As you may know, Margaret Freeman, Dr. Eleanor Kellon, John Strassburger and I each write a blog every week (http://www.horse-journal.com/), and a little while ago I wrote about a fund-raising event for someone?s dog who had to have emergency surgery. The owner had already paid the veterinarians at Cornell more than $10,000, but she was becoming tapped out, as they say, and her options were thin. Since that blog, I’ve given more thought to this problem, and I feel it’s bigger than we realize.
When we first heard about the fundraiser, my sister made a comment I had never thought about before, but it’s one she faces it every day as a veterinarian: ?Isn?t it awful that tHere’s all this wonderful technology available to save an animal?s life, but very few people can afford it’?
Apparently, a lot of people simply accept the alternative of euthansia. Mercifully, the few times I’ve had to make ?the decision,? there was strong evidence that the problem was beyond help and/or the chance of a good recovery was slim. But what if surgery would bring your horse back to normal and the prognosis for recovery was excellent’ How do you pay’
Animal emergency clinics and veterinarians aren?t bound by the laws that force hospital emergency rooms to accept patients regardless of their ability to pay. The cost of unpaid medical care in human hospitals is absorbed by insured patients in a very roundabout way. it’s not the same for our animals, and most animals are uninsured anyway.
Veterinarians can’t always offer you a discount, nor should you ever expect them to. This is what they do for a living, and they have out-of-pocket expenses, too.
Sadly, though, unless you?ve actually seen the bills that can come just from a minor emergency veterinary surgery, you would likely be shocked. And that doesn’t include the follow-up care, labs, radiology and so on. Even diagnostics can be cost-prohibitive.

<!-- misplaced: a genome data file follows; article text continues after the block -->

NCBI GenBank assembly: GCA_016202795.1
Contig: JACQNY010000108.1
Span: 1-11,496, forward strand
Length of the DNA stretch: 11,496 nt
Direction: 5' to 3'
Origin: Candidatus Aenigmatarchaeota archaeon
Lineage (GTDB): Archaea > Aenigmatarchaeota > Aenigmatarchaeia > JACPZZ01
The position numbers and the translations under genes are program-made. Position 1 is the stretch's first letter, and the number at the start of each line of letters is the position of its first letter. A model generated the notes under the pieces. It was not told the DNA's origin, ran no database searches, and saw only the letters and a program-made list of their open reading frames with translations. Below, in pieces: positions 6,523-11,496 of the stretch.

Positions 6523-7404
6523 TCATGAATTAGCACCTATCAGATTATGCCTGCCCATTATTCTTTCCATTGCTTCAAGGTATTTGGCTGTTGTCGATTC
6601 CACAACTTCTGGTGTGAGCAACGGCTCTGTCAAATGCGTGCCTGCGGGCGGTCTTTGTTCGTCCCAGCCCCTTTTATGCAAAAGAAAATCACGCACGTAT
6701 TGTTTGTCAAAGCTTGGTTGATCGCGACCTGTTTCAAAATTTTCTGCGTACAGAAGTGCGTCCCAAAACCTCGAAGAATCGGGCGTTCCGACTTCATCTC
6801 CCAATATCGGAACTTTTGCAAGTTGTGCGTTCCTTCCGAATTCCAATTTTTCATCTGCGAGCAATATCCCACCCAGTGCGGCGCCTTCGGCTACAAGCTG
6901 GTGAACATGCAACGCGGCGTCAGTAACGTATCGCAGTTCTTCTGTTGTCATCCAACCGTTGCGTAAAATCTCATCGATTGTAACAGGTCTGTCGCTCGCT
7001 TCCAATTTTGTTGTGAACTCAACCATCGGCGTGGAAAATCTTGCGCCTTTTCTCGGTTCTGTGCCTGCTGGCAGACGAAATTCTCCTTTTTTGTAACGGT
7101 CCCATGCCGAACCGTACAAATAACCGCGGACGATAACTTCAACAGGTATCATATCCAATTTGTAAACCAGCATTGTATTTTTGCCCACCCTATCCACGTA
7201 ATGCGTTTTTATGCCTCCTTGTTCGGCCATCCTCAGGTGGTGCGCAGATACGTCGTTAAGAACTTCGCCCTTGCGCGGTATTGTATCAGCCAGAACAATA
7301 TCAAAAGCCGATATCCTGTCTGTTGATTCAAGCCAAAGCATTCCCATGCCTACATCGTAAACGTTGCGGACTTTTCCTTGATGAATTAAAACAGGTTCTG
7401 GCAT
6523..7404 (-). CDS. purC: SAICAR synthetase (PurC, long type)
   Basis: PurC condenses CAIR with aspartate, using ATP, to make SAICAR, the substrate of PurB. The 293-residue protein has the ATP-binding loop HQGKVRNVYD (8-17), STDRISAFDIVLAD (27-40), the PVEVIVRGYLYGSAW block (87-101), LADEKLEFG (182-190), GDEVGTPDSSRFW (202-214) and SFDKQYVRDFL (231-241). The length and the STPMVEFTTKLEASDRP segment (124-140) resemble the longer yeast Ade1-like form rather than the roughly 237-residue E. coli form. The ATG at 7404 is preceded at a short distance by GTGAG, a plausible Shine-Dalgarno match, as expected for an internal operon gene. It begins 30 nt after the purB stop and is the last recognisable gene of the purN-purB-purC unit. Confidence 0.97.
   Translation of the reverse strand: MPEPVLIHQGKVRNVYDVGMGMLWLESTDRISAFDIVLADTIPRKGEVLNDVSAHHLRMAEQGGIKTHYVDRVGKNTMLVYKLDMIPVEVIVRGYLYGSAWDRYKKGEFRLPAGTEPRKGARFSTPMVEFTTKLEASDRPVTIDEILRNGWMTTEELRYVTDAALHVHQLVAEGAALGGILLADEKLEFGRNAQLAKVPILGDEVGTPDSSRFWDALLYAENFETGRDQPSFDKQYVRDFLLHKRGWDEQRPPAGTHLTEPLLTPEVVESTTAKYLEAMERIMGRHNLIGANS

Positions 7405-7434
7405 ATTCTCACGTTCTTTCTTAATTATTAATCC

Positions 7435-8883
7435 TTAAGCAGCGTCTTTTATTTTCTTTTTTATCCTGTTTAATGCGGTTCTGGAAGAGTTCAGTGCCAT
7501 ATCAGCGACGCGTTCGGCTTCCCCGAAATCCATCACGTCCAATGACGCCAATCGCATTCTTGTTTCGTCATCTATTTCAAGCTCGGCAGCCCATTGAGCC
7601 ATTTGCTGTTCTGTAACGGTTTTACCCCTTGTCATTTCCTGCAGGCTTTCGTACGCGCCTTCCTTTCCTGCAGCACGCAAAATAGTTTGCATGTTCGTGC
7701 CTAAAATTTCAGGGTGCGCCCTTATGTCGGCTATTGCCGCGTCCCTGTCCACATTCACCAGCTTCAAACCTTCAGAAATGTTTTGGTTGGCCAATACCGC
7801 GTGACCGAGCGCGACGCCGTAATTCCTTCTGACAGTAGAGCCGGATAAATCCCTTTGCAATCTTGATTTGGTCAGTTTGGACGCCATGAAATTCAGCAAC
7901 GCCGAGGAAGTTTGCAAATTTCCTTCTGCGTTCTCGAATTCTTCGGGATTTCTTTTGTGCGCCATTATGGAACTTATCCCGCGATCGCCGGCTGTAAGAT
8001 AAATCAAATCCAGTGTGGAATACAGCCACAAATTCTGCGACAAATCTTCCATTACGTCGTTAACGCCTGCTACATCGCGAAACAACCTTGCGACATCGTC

The radiology testing our Dr. Eleanor Kellon recommends to our reader with a possible navicular horse (page 15) is a good plan for her. However, it’s going to be extremely expensive, even if tHere’s a veterinary clinic in the area that has the technology.
Insurance can help, if you have major-medical coverage, but it’s far from perfect. Maybe the suggestion I heard, of setting aside the premium each month in a special savings account, is a better idea. Maybe, but it’s a huge ?maybe.?
The cost of insuring your horse is around 3 to 4% of the horse’s value. That means that a $10,000 horse might be insured for between $300 and $400 a year. that’s $6 to $8 a week. Not much, is it’ Of course, there are a lot of ?it depends? out there when you ask about the cost of insuring your horse.
There are also policy limits (meaning that they will pay up to a certain amount and that’s it), as well as provisions that may hamper your immediate decision on whether your horse is euthanized or eligible for surgery. Colic coverage is usually extra.
No one can predict your horse’s future health. And quality of life is always a concern. The heartbreaker is when you don’t have the funds to pay to regain that quality.
Cynthia Foley, Editor-in-Chief